24 June is always a notable occasion in Firenze because it is Festa di San Giovanni a.k.a. Feast of St. John -- the city’s patron saint. When we arrived at the Fiume Arno a.k.a. Arno River it was packed with Florentines (and tourists) who wanted to partake in the local culture like us. In an effort to find more standing room, Mom & I walked toward Piazza Santa Croce and eventually found space on the Ponte Alle Grazie. The day’s heat was starting to fade and the street lights reflected on the river. Although we were an hour before showtime I was a bit surprised that this particular bridge had more space available since it was actually closer to Piazzale Michelangiolo (the site where the fireworks would be launched). I also noticed a white banner hanging from the ponte. It was difficult to make out the phrase since it was large, upside-down and in Italian: TUTTI LIBRERI. I tried to decode the words in my head. I thought "tutti" meant sweet… sweet library? Sweet freedom?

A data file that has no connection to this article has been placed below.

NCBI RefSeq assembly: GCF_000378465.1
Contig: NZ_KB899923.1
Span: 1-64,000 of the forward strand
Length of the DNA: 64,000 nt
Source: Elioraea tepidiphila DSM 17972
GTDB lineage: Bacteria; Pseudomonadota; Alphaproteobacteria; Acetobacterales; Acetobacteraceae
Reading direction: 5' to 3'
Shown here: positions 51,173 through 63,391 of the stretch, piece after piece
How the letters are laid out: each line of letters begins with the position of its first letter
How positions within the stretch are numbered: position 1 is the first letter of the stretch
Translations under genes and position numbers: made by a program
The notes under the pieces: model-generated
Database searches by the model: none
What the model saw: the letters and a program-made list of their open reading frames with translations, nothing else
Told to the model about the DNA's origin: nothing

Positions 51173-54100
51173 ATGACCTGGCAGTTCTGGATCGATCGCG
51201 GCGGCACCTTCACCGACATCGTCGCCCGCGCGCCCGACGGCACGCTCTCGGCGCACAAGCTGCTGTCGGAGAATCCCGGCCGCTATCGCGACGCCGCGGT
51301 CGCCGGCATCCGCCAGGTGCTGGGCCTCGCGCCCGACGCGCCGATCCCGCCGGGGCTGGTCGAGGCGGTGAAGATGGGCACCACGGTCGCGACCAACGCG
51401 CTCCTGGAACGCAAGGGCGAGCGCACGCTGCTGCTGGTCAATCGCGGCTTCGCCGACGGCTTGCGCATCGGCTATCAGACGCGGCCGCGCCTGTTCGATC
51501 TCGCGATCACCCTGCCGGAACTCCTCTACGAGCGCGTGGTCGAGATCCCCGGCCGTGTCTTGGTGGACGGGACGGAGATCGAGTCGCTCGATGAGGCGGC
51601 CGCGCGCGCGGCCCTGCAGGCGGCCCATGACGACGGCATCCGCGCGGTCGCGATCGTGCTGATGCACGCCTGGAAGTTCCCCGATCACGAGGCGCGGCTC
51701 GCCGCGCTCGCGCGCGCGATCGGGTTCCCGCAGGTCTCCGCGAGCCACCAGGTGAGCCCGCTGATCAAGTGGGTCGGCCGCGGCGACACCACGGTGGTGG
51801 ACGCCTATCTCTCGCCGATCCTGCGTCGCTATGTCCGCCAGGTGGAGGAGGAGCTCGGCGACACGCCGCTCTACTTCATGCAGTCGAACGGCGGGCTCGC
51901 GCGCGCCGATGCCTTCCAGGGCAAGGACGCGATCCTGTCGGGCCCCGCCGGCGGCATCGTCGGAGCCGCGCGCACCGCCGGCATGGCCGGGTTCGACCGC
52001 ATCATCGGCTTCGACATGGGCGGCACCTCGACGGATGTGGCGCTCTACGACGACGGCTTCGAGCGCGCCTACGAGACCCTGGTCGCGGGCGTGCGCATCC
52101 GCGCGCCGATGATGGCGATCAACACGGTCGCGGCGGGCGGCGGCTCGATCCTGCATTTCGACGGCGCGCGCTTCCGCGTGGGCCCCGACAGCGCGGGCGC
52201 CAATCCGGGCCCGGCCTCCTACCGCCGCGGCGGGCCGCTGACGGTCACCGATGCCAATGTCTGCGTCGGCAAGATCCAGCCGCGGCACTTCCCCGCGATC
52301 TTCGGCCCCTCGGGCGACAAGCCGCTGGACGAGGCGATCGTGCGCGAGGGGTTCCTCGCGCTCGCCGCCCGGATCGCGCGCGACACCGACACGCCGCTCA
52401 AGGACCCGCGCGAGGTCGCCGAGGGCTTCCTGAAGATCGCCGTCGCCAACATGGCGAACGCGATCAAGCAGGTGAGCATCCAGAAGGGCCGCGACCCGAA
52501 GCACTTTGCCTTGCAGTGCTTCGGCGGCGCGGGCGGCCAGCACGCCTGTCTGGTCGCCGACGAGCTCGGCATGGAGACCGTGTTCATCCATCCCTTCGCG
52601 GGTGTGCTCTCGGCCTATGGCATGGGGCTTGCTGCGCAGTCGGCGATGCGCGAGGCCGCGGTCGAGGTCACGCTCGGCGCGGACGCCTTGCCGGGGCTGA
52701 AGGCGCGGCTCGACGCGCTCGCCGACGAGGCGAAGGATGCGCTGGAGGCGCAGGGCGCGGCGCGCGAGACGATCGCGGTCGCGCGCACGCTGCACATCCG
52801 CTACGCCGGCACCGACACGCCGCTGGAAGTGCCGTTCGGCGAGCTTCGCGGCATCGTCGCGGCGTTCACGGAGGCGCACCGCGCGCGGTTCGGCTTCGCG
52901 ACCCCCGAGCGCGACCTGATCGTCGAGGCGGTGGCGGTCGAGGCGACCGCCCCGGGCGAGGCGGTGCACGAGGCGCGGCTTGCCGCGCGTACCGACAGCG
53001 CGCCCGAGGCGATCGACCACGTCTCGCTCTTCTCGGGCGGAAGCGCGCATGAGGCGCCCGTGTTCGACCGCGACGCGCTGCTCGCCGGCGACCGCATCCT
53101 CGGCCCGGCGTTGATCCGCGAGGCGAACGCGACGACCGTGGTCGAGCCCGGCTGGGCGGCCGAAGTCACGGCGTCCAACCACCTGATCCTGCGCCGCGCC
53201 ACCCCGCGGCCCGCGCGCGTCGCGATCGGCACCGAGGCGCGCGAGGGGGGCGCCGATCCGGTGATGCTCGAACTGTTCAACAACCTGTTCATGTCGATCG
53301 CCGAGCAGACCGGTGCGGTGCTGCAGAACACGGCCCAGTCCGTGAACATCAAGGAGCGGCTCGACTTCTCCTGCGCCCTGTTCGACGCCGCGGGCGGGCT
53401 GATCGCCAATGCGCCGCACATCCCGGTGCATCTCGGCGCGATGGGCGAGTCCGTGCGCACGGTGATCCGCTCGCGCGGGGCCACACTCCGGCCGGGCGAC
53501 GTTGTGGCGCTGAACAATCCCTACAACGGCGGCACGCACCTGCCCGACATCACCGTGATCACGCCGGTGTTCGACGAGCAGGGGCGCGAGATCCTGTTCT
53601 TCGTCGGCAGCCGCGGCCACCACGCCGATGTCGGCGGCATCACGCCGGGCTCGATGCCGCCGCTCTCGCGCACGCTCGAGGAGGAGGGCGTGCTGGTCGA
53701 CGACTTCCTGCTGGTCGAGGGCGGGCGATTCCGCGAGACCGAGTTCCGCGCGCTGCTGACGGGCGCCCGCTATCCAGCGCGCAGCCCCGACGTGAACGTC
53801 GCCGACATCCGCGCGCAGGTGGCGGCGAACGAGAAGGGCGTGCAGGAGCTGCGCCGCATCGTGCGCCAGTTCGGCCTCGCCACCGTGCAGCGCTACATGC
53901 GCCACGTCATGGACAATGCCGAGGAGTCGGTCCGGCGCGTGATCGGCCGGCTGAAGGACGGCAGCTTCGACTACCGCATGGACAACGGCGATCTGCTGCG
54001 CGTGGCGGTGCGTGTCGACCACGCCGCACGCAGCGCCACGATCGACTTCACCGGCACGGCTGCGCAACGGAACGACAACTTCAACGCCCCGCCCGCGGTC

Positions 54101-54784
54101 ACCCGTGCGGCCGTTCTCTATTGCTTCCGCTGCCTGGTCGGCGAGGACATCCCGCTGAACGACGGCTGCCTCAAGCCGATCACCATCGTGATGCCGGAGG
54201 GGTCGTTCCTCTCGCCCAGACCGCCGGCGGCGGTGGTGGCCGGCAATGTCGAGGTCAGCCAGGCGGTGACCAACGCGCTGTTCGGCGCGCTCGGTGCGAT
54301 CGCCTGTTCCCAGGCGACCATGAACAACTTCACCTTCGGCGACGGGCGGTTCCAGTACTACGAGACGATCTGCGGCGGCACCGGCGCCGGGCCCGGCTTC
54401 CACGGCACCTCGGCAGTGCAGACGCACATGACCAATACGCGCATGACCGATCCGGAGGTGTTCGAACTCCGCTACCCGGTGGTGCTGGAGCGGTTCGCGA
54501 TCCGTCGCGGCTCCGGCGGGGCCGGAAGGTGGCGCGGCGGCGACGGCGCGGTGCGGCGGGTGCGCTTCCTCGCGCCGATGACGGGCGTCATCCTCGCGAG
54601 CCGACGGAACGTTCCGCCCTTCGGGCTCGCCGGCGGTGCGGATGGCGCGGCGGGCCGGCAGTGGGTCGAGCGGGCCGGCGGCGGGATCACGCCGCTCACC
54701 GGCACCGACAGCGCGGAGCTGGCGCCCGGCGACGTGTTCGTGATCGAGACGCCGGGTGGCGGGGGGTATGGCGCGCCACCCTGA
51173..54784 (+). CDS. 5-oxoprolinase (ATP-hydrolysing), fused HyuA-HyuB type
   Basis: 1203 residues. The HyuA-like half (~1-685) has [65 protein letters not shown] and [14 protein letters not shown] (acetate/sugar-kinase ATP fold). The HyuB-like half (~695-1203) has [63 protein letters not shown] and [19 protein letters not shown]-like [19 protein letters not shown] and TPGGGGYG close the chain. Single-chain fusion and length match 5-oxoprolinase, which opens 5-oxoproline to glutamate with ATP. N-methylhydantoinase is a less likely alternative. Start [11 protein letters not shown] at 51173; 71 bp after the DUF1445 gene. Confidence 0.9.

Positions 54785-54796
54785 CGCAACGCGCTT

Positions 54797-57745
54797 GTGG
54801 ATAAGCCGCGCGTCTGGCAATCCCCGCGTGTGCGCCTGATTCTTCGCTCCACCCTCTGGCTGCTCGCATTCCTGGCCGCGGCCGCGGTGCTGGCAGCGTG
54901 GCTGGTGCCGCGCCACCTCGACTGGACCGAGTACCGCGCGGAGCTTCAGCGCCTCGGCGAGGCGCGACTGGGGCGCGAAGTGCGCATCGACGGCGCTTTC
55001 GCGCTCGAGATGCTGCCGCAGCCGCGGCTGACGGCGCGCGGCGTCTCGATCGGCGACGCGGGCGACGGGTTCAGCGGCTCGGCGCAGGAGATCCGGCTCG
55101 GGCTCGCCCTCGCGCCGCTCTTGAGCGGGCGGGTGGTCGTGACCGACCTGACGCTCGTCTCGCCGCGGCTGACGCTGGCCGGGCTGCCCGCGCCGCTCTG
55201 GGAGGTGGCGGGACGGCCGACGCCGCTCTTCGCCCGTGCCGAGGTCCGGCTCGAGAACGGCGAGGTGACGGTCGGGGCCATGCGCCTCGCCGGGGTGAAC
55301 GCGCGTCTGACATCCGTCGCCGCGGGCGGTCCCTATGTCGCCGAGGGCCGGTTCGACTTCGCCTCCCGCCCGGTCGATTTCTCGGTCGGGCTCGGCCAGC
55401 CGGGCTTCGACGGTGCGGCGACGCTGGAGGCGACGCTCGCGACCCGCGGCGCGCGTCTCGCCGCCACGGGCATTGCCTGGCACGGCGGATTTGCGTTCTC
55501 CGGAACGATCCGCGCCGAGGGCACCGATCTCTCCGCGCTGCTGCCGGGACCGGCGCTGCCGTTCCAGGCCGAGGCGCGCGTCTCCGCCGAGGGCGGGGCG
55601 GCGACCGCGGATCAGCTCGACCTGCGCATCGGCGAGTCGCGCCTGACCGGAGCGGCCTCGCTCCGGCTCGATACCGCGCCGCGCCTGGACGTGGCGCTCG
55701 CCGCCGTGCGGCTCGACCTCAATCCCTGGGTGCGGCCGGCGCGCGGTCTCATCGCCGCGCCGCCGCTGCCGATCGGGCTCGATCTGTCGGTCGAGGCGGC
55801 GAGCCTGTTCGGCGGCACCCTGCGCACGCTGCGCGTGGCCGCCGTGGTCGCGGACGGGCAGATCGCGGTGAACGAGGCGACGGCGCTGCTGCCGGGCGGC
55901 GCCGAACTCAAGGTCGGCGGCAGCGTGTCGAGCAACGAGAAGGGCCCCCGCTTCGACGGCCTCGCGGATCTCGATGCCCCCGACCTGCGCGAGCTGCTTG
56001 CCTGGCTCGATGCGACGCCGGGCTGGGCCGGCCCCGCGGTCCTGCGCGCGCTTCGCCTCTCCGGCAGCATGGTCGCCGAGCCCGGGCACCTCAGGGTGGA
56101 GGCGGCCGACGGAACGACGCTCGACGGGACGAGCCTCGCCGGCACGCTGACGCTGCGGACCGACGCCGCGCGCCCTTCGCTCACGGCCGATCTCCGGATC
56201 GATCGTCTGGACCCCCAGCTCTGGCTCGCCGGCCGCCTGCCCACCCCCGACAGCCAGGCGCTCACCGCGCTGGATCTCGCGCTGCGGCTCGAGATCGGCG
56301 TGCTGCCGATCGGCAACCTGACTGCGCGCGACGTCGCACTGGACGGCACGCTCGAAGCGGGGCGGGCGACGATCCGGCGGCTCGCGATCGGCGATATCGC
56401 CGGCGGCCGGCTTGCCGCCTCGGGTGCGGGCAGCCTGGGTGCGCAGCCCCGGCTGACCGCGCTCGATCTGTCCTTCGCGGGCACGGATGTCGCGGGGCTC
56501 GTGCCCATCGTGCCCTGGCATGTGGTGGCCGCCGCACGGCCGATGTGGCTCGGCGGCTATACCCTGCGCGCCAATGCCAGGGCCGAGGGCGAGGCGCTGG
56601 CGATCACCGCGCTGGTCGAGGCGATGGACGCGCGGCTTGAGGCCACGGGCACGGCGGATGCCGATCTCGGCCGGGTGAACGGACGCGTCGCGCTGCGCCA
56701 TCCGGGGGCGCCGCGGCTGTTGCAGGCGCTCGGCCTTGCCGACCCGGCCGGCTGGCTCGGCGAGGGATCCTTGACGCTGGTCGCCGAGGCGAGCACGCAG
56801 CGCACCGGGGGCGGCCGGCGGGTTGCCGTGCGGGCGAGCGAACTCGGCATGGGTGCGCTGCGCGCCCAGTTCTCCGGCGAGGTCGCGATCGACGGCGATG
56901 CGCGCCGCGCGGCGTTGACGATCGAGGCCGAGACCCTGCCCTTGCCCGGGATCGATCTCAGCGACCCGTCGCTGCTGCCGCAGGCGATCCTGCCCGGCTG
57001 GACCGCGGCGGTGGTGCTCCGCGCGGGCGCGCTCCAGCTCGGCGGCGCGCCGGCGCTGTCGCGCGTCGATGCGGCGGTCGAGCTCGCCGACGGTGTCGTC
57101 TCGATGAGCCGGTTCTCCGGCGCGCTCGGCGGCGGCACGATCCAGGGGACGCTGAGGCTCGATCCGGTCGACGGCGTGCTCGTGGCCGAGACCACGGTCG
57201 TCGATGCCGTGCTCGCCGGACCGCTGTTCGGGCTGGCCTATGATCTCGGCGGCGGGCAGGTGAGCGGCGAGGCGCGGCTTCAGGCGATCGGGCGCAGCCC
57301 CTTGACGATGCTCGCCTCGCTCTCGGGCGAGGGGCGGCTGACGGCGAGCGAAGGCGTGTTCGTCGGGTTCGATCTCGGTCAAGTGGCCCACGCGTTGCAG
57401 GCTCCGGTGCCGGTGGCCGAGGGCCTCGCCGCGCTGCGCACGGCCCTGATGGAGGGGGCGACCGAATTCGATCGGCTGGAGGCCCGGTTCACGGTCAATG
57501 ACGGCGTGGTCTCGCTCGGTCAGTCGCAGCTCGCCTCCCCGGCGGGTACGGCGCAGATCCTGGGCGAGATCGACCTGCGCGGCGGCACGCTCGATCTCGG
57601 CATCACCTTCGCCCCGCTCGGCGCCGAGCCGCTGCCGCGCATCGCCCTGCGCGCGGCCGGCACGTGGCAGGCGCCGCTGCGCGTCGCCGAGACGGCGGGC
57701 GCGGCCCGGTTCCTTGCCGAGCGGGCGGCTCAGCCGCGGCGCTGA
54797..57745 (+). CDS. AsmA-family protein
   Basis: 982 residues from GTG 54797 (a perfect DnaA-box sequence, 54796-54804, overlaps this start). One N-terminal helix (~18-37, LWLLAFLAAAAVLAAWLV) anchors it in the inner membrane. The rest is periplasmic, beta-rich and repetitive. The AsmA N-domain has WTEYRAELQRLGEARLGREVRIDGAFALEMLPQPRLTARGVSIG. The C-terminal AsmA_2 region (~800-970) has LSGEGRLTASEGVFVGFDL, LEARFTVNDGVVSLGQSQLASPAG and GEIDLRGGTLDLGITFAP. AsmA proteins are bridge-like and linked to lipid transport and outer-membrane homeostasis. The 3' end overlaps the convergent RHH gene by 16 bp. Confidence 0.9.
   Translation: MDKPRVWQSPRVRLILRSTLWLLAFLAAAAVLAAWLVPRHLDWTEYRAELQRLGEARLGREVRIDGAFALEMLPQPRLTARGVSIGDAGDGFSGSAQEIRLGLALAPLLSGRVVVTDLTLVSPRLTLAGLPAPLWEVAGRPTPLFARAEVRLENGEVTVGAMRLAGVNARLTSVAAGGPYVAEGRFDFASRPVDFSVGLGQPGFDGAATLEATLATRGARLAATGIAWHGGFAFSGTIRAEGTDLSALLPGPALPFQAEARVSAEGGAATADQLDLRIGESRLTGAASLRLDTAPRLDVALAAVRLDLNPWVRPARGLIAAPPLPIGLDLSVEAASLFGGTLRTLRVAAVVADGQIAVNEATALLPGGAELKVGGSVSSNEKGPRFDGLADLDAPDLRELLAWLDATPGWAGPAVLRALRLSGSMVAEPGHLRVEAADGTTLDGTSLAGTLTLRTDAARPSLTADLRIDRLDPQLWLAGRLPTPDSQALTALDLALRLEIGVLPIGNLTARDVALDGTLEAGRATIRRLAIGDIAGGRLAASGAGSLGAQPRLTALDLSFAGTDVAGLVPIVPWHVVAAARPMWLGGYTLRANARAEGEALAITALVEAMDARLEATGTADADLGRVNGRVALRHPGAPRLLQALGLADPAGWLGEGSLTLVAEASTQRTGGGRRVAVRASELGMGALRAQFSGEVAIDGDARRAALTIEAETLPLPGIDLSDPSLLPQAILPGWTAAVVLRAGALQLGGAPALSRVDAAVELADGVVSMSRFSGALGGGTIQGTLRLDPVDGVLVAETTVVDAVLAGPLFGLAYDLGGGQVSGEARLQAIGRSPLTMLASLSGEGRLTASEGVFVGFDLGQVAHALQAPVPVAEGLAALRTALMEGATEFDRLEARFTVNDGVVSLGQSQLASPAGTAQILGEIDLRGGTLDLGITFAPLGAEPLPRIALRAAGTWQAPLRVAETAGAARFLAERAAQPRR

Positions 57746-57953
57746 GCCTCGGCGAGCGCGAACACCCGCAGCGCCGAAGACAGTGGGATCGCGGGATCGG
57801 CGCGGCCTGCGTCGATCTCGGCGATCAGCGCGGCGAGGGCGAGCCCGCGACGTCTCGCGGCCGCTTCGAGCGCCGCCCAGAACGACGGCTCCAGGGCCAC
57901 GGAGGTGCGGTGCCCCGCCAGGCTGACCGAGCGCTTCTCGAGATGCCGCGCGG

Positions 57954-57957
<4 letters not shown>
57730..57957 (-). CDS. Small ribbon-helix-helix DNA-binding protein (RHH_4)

As the night drew closer, Mom and I both felt the bite of mosquitoes. Now, a tall rendition of St. John was projected onto a tower wall further upstream. Also, I started to become more aware of the people around us. Most seemed clad in dark colored clothing and less lavish clothing (which seemed a bit atypical based on what I had seen so far in Firenze). One had a mowhawk; a few had facial piercings; one woman had a purple highlights. In most civilized nations, I believe this cohort would be identified as "the misfits." Most of the bystanders seemed to know each other since they candidly conversed in Italian to pass the time.